## [Note]

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The marginal prime cost curve is marginal both to the average total cost curve & to the average prime cost curve, since the difference between total cost & total prime cost is constant.

The "`marginal increment of demand curve" [4] is marginal to the demand curve.

In your diagram the demand curve cuts the total cost curve at the same output as the corresponding marginal curves cut each other.

But when two average curves cut it is impossible that the marginal curves should cut at the same output. I have been accustomed to work by geometry, but I think the above proposition also follows from your formula-- where M = marginal value, A = average value, e = elasticity of the average curve. [5]

When the average curves cut the average value is the same on both curves, but the elasticities are different, so that it is impossible for the marginal values to be equal.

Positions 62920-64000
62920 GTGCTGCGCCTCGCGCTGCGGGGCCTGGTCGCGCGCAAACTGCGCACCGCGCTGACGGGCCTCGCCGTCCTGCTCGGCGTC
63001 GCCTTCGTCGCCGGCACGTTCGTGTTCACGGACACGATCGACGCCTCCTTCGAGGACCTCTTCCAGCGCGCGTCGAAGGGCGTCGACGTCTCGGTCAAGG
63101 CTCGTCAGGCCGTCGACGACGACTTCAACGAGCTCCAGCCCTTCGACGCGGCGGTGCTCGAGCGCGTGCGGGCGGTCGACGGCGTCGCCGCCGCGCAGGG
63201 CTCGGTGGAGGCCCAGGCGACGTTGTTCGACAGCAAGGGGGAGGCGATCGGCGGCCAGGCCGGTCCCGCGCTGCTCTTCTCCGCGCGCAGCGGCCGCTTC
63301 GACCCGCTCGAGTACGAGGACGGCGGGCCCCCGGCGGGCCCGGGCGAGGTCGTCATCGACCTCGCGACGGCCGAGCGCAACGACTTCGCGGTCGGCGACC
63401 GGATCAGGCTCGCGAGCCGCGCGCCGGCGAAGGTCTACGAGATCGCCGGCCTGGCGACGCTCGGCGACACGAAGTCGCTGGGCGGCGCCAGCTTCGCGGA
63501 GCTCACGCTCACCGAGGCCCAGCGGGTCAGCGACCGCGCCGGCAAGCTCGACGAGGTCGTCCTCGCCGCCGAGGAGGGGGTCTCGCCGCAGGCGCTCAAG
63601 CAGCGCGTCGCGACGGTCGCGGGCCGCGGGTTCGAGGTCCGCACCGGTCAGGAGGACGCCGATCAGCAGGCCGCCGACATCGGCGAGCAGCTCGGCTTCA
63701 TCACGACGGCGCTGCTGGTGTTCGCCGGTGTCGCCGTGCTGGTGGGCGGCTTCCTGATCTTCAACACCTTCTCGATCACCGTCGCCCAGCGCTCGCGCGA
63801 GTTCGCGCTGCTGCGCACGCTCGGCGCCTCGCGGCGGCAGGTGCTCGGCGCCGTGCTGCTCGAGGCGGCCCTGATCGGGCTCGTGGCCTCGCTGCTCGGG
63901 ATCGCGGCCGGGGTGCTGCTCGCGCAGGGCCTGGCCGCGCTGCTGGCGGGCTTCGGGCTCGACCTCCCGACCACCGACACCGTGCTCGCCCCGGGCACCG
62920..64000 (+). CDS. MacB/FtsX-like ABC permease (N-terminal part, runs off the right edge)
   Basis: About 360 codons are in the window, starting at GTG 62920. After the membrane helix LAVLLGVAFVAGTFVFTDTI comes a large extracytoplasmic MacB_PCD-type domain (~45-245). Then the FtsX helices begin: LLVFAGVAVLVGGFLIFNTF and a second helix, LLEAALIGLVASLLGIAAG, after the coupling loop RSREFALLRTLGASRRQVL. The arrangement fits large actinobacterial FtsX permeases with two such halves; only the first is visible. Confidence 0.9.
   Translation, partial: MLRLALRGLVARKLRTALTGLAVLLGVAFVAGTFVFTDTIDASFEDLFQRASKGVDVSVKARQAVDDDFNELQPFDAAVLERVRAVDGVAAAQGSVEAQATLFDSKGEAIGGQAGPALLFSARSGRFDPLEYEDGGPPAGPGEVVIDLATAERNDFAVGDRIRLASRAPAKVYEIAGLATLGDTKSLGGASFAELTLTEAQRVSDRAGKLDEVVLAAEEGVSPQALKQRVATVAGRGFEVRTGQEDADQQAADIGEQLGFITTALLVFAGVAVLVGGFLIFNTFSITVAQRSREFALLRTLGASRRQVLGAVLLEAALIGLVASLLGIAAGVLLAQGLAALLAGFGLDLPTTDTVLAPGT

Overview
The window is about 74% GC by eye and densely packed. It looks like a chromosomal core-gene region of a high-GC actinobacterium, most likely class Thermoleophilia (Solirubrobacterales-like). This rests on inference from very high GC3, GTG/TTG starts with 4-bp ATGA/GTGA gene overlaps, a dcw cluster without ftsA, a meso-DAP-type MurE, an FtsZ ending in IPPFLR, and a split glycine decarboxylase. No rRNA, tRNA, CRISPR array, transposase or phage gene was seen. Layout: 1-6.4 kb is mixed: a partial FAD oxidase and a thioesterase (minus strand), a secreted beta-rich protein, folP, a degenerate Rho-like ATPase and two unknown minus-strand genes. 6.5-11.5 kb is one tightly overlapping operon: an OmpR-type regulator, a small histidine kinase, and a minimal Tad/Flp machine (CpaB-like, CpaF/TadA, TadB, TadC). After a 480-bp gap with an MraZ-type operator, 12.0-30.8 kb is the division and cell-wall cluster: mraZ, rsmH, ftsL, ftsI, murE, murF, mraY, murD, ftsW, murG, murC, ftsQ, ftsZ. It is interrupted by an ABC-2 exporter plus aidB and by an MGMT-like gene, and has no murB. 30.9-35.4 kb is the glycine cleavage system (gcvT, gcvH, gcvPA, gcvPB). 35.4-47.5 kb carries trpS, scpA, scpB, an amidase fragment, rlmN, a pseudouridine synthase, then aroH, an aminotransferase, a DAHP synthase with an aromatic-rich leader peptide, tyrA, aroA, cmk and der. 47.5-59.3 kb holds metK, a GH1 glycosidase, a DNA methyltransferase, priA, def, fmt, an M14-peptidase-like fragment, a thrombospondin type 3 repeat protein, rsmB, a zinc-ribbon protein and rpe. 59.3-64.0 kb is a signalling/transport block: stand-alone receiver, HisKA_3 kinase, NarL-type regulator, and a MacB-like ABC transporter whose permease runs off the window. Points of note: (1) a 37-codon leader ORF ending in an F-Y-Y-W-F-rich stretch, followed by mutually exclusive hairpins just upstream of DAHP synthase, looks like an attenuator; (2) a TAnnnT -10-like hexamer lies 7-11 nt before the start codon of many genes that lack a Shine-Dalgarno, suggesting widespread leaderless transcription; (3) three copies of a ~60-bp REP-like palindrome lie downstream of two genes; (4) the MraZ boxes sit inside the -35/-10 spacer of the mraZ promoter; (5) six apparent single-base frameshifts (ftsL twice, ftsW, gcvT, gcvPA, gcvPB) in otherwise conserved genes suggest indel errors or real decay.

Only when the average curves are tangential [b] are both the average values & the elasticities equal, & only then can both the average & the marginal values coincide.

Long period equilibrium in an imperfect market is attained when the "particular demand curve" is a tangent to the long period average cost curve.

I am grateful for your formula . I had come upon the same thing in my geometry, but had not seen it in so neat a form.

- 1. Year not
specified.
2. Harrod, "The Law of Decreasing Costs" ( 1931:2 ), p. 571. The error was also pointed out by Viner: letter 227 , [jump to page] . Harrod corrected the error in his "Decreasing Costs: An Addendum" ( 1932:6 ), p. 492.

3. E. Austin G. Robinson, Joan Robinson's husband.

4. Harrod's name for what was later called "marginal revenue": see "Notes on Monopoly and Quasi-Competition", here as essay 6 , [jump to page] , "Notes on Supply" ( 1930:3 ), pp. 238-39, and "The Law of Decreasing Costs" ( 1931:2 ), p. 571.

5. Harrod, "The Law of Decreasing Costs" ( 1931:2 ), p. 570n.